Alcohol-based hand sanitizers are the most effective products for reducing germ and fungus quantities, and the CDC encourages healthcare practitioners and their patients to use these products as a hand sanitation best practice.
Furthermore, it’s important that all involved parties cleanse their hands using soap and water whenever they are visibly dirty, before eating, or after restroom use.
#2 Implement transition-based precautions based on the setting.
Medical professionals should apply Contact Precautions when dealing with patients affected by C. auris. Healthcare workers should use special precautions when caring for patients with C. auris in hospitals and nursing homes, similar to treating other resistant infections.
#3 Prioritize cleaning and disinfecting the care environment.
The CDC advises medical professionals to use EPA-registered hospital-grade disinfectants proven effective against C. auris. Nevoa’s full-room and handheld foggers are powered by Microburst, which kills up to 99.9999% of pathogens in just two minutes, including C. auris.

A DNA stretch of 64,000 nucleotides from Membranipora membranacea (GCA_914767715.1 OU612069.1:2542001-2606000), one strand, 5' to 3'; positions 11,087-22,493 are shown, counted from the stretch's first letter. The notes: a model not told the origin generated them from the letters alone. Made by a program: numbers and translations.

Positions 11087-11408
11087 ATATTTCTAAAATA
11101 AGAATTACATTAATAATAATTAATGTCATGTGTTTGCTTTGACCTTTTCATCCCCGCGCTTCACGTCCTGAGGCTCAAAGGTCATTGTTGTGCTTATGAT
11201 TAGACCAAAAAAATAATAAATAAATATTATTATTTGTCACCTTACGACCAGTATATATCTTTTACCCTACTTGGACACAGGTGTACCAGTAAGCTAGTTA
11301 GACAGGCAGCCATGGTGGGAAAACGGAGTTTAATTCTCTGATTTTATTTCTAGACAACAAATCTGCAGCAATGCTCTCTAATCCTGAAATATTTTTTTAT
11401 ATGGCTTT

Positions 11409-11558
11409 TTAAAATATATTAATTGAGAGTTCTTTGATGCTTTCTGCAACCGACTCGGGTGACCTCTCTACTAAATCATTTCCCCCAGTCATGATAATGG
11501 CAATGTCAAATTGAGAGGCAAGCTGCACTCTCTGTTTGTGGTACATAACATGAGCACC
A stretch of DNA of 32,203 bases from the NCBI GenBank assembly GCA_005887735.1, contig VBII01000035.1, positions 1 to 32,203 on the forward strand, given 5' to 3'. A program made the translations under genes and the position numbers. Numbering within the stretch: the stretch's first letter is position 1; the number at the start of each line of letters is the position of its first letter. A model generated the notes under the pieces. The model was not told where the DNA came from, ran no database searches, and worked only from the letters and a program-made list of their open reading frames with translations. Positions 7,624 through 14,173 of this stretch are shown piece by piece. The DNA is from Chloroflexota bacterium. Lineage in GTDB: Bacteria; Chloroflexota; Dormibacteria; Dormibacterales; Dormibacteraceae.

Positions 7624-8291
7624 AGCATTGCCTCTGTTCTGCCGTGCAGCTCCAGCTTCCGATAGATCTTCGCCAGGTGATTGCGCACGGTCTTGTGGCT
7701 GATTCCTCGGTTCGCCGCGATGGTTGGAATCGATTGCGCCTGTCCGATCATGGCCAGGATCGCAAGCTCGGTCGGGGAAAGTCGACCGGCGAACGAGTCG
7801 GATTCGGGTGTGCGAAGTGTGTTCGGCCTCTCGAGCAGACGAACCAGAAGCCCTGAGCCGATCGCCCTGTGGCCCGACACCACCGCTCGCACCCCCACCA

Nevoa’s proprietary Microburst hypochlorous acid (HOCI) solution is 80 to 100 times more effective than bleach. The EPA-registered, hospital-grade disinfectant provides 100 percent surface coverage and features zero bacterial resistance. The eco-friendly HOCI solution is pH neutral, 100% biodegradable, and won’t damage equipment or surfaces.
When coupled with routine cleaning of reusable equipment, including shared mobile equipment, Nevoa’s Microburst can help medical facilities prevent C. auris outbreaks.